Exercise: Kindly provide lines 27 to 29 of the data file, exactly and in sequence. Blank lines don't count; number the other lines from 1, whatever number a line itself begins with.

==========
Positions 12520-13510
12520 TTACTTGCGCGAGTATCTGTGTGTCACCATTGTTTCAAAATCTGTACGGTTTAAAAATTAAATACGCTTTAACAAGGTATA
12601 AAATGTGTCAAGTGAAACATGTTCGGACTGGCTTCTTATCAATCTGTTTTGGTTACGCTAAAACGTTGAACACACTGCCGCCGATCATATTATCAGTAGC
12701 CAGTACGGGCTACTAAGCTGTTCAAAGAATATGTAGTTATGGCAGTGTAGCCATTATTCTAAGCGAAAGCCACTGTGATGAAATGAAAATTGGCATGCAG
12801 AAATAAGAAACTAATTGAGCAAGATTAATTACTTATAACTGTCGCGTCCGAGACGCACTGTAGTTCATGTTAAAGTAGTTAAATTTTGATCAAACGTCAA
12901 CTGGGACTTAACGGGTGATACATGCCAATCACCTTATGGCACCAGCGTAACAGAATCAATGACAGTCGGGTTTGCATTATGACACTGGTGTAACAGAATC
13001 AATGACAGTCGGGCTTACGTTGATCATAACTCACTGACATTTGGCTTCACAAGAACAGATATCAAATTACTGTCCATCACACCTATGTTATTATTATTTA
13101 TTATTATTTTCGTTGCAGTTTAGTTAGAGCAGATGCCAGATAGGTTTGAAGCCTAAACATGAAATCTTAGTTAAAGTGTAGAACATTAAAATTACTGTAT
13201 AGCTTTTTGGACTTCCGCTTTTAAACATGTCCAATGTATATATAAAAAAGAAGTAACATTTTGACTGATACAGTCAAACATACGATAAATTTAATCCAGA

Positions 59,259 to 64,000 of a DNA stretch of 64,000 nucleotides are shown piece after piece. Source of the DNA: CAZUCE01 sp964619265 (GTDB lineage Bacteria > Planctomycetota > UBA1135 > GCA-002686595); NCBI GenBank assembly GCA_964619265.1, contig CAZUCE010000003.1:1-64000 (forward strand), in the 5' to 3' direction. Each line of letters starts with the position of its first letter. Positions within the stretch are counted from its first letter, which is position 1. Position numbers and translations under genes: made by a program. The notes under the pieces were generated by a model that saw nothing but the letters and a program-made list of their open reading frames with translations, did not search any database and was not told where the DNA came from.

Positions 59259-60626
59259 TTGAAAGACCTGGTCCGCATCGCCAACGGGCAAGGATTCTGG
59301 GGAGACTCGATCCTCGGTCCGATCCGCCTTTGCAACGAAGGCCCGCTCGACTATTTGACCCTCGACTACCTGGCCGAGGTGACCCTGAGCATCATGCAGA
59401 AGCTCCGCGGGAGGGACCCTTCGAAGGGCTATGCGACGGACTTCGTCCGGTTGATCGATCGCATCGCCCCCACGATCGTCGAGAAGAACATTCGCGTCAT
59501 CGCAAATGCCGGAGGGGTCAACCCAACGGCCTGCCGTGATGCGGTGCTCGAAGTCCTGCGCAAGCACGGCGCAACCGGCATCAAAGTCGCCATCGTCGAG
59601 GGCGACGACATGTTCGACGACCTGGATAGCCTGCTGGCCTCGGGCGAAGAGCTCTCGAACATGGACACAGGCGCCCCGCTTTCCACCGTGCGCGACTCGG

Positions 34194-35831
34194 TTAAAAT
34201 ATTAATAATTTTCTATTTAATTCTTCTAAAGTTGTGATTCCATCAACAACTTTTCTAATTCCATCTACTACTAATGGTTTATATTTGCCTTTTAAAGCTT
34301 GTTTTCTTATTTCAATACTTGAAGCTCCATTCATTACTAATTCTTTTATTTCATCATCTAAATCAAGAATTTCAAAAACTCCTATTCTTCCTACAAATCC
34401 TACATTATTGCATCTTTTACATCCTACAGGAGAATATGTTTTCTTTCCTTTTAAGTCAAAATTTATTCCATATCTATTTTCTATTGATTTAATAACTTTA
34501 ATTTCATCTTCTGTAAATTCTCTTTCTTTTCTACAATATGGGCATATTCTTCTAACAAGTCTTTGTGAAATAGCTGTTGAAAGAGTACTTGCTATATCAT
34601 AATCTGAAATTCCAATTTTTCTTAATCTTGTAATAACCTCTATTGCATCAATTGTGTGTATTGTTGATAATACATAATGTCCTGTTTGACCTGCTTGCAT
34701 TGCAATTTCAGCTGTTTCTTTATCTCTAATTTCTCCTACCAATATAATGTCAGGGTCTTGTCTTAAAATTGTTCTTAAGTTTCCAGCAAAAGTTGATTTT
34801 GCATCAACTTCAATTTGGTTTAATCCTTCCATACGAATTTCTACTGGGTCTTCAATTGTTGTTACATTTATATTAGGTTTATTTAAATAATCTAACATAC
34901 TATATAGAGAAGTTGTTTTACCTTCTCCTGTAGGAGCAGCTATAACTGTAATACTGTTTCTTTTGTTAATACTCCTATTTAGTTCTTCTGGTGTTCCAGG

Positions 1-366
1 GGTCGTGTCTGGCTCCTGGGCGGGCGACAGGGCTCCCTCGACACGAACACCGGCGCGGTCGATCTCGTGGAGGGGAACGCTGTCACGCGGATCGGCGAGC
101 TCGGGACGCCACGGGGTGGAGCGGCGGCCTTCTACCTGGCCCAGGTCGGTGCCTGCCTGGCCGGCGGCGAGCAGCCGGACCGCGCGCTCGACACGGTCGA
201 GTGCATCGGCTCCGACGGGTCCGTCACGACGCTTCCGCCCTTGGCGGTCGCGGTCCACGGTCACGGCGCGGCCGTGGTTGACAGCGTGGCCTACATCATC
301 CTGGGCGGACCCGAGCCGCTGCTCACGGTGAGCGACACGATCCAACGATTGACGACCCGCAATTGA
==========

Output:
Positions 1-366
1 GGTCGTGTCTGGCTCCTGGGCGGGCGACAGGGCTCCCTCGACACGAACACCGGCGCGGTCGATCTCGTGGAGGGGAACGCTGTCACGCGGATCGGCGAGC
101 TCGGGACGCCACGGGGTGGAGCGGCGGCCTTCTACCTGGCCCAGGTCGGTGCCTGCCTGGCCGGCGGCGAGCAGCCGGACCGCGCGCTCGACACGGTCGA